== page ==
Participants' Views on Current Conditions and the Economic Outlook
In conjunction with this FOMC meeting, members of the Board of Governors and Federal Reserve Bank presidents submitted their projections of the most likely outcomes for real GDP growth, the unemployment rate, inflation, and the federal funds rate for each year from 2016 through 2018 and over the longer run [One participant did not submit longer-run projections in conjunction with the June 2016 FOMC meeting]. Each participant's projections were conditioned on his or her judgment of appropriate monetary policy. The longer-run projections represented each participant's assessment of the rate to which each variable would be expected to converge, over time, under appropriate monetary policy and in the absence of further shocks to the economy. These projections and policy assessments are described in the Summary of Economic Projections, which is an addendum to these minutes. [the projections are in the meeting statement].
In their discussion of the economic situation and the outlook, meeting participants agreed that information received over the intermeeting period indicated that the pace of improvement in the labor market had slowed while growth in economic activity appeared to have picked up. Although the unemployment rate had declined, job gains had diminished. Growth in household spending had strengthened. Since the beginning of the year, the housing sector had continued to improve and the drag from net exports appeared to have lessened, but business fixed investment had been soft. Inflation had continued to run below the Committee's 2 percent longer-run objective, partly reflecting earlier declines in energy prices and in prices of non-energy imports. Market-based measures of inflation compensation declined; most survey-based measures of longer-term inflation expectations were little changed, on balance, in recent months.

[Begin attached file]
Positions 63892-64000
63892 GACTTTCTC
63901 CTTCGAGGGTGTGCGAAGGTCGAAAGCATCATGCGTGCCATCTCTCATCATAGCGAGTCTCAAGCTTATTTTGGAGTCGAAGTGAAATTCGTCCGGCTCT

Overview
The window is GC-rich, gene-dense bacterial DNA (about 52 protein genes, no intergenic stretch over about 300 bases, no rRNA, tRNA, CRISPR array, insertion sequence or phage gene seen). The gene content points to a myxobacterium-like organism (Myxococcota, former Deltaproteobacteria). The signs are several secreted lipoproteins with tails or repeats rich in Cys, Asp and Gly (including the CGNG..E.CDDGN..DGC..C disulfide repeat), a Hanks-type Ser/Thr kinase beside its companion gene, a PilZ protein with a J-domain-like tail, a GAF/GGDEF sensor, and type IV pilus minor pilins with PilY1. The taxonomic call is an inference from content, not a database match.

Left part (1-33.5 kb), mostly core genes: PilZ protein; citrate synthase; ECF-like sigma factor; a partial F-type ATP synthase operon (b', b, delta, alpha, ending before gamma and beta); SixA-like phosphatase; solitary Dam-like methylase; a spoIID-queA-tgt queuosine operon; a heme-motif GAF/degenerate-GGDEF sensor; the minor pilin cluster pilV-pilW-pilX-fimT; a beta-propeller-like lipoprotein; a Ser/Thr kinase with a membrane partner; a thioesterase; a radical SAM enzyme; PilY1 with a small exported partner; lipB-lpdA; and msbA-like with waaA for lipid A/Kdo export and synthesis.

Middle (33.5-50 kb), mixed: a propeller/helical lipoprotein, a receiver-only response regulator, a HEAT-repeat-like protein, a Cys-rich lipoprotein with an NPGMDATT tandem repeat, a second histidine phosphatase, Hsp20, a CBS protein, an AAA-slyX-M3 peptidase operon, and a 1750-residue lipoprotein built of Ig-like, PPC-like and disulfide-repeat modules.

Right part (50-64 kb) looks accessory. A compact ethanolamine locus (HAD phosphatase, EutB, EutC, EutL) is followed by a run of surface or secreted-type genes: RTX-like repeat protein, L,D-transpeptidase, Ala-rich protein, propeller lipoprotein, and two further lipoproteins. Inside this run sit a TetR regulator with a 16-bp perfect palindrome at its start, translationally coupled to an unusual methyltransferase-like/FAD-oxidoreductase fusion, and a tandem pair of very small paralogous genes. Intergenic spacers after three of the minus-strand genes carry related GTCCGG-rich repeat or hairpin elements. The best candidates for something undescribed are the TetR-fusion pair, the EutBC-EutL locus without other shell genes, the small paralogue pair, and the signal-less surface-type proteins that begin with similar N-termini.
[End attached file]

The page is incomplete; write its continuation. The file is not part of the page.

Participants generally expected that, with gradual adjustments in the stance of monetary policy, economic activity would expand at a moderate pace and labor market indicators would strengthen. Inflation was expected to remain low in the near term, in part because of earlier declines in energy prices, but to rise to 2 percent over the medium term as the transitory effects of past declines in energy and import prices dissipated and the labor market strengthened further. Participants generally agreed that the Committee should continue to closely monitor inflation indicators and global economic and financial developments.
Growth of consumer spending appeared to have picked up from its slow pace in the first quarter. Retail sales posted strong gains in April and May, and sales of light motor vehicles moved back up. At the time of the April meeting, most participants had anticipated a rebound in consumer spending in light of the still-solid fundamental determinants of household spending. Some participants indicated that consumption was likely to continue being supported by these factors, which included ongoing gains in income, robust household balance sheets, and the positive assessment of current economic conditions that was evident in recent surveys of consumers. However, a few participants expressed caution about the outlook for consumer expenditures, noting that slower increases in employment and higher energy prices could restrain spending.
The housing sector continued to improve since the beginning of the year. Reports from a number of participants indicated that single-family construction was strengthening and house prices were rising in most parts of their Districts. However, some areas that were affected by the slowdown in the energy sector experienced house price declines or increases in mortgage delinquency rates.